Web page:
a tax imposed by the Romans. The tax-gatherers were termed
publicans (q.v.), who had their stations at the gates of cities,
and in the public highways, and at the place set apart for that
purpose, called the "receipt of custom" (Matt.9: 9; Mark 2:14),
where they collected the money that was to be paid on certain
goods (Matt.17:25). These publicans were tempted to exact more
from the people than was lawful, and were, in consequence of
their extortions, objects of great hatred. The Pharisees would
have no intercourse with them (Matt.5:46, 47; 9:10, 11).

A tax or tribute (q.v.) of half a shekel was annually paid by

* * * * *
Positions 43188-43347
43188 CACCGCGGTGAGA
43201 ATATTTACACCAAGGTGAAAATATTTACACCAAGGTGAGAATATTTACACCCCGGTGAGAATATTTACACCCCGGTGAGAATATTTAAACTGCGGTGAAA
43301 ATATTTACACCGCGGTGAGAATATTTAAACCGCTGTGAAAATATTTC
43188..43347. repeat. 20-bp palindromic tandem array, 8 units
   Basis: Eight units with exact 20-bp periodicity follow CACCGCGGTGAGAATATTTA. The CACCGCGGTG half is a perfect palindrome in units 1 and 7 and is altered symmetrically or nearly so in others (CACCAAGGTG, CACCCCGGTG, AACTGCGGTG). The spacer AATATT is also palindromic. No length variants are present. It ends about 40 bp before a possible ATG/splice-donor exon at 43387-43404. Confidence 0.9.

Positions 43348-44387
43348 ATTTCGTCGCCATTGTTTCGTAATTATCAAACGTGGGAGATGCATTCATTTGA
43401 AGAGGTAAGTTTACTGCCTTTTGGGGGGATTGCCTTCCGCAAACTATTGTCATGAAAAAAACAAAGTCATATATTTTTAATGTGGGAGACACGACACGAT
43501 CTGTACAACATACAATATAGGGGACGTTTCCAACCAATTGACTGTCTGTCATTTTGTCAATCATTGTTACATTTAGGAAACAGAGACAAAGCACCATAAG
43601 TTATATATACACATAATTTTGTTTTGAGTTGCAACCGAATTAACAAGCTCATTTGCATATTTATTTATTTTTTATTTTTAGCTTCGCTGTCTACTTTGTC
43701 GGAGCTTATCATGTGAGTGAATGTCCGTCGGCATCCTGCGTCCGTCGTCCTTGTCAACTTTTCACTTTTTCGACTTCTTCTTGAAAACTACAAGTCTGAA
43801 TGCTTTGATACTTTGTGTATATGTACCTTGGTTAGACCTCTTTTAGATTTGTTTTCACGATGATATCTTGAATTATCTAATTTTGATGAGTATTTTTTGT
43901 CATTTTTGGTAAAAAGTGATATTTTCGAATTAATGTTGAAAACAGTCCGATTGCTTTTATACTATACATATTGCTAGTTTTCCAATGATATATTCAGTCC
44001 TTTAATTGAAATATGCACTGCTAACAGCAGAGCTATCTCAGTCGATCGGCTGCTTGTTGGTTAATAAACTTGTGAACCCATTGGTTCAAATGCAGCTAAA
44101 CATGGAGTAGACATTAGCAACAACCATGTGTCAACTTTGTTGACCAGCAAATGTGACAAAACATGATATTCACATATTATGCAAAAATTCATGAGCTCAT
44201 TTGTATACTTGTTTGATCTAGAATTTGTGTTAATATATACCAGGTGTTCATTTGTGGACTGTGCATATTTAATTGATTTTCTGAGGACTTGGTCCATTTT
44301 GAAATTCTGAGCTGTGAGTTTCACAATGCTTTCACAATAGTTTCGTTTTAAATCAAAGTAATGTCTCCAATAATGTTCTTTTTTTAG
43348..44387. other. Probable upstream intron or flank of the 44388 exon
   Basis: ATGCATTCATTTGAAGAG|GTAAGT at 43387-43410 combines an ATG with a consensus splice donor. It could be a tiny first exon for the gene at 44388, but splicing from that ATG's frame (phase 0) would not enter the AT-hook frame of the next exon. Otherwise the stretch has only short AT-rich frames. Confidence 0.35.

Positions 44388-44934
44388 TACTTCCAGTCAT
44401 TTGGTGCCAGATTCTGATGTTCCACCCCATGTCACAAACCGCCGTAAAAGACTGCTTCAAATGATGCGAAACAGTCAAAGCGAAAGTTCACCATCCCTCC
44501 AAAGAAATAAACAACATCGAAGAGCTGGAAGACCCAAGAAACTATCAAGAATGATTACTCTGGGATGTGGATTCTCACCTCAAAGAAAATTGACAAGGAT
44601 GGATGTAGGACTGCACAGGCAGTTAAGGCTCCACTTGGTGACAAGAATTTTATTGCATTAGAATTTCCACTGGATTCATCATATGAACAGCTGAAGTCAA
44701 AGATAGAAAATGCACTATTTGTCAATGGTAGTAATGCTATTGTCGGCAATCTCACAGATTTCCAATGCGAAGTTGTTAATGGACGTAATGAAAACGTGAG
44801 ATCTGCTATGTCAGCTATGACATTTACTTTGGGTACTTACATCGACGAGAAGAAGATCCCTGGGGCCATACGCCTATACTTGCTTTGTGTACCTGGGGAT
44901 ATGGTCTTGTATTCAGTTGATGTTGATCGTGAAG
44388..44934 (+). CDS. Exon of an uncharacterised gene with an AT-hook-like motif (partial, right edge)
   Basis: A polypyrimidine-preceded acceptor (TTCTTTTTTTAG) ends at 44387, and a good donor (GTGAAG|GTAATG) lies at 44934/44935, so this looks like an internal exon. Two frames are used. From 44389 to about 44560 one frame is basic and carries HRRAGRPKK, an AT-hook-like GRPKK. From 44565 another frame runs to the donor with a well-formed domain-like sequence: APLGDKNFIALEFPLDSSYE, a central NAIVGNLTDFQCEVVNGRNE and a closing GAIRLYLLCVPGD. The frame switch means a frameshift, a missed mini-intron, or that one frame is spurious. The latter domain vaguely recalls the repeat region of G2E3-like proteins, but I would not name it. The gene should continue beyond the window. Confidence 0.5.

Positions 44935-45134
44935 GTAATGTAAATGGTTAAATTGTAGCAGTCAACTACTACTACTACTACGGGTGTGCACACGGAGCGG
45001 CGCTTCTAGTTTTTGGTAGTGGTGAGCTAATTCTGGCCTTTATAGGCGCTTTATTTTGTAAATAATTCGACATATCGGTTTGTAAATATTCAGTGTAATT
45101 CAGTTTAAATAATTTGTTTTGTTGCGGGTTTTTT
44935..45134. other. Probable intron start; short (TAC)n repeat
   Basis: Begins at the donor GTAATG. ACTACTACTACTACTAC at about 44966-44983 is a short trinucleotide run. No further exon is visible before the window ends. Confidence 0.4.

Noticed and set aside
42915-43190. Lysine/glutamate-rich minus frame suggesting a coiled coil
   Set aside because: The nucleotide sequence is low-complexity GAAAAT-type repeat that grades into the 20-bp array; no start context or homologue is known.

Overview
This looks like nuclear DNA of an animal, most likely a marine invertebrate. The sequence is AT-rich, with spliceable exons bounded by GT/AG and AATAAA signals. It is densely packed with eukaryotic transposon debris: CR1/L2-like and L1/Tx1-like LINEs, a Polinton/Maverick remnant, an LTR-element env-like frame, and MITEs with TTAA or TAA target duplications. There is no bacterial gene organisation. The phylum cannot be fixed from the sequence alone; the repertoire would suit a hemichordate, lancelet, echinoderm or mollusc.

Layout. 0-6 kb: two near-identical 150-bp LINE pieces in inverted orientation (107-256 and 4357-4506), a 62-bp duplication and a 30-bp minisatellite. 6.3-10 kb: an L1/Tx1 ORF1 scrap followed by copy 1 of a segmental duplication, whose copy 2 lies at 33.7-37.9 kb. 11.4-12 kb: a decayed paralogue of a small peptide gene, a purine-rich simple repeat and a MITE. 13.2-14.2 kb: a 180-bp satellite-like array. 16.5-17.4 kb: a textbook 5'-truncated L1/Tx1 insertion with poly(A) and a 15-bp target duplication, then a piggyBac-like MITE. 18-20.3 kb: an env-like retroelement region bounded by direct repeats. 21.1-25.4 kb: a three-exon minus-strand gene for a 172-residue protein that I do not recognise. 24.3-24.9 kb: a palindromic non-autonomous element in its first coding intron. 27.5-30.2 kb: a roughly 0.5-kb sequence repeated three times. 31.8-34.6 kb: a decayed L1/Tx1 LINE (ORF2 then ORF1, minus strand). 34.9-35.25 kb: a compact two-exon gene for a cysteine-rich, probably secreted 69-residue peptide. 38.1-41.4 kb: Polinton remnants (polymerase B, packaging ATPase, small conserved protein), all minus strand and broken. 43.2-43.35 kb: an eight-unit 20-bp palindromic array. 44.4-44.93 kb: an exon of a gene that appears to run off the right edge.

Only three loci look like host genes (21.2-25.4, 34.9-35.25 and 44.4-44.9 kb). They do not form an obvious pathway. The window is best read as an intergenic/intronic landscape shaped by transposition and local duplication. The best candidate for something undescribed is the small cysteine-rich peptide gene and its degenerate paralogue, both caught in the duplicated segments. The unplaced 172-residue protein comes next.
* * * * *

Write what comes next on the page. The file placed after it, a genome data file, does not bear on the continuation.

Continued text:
every adult Jew for the temple. It had to be paid in Jewish coin
(Matt. 22:17-19; Mark 12:14, 15). Money-changers (q.v.) were
necessary, to enable the Jews who came up to Jerusalem at the
feasts to exchange their foreign coin for Jewish money; but as
it was forbidden by the law to carry on such a traffic for
emolument (Deut. 23:19, 20), our Lord drove them from the temple
(Matt. 21:12: Mark 11:15).